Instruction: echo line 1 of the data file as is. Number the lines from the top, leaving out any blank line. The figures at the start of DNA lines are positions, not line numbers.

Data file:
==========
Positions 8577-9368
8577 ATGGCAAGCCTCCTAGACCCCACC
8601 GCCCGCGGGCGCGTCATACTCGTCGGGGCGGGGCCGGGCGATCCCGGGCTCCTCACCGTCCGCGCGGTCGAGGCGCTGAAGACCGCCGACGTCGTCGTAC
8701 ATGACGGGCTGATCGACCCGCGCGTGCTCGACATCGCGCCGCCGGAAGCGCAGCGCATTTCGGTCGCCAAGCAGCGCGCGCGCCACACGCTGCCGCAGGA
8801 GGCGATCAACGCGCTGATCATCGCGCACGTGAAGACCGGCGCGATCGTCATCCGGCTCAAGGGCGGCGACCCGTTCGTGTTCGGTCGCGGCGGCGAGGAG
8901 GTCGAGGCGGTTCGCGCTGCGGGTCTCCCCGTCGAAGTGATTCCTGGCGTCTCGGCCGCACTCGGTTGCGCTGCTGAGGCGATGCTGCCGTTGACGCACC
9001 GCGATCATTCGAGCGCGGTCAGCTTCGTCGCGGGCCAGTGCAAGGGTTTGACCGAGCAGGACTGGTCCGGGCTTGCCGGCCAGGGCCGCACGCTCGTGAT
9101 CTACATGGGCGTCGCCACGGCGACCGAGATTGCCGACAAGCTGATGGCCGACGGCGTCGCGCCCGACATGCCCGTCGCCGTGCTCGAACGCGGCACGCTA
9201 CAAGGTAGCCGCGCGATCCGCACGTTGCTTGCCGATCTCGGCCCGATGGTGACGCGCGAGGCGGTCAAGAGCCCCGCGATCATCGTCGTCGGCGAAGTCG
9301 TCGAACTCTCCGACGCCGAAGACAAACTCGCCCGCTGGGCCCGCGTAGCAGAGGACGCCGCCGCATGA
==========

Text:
Positions 8577-9368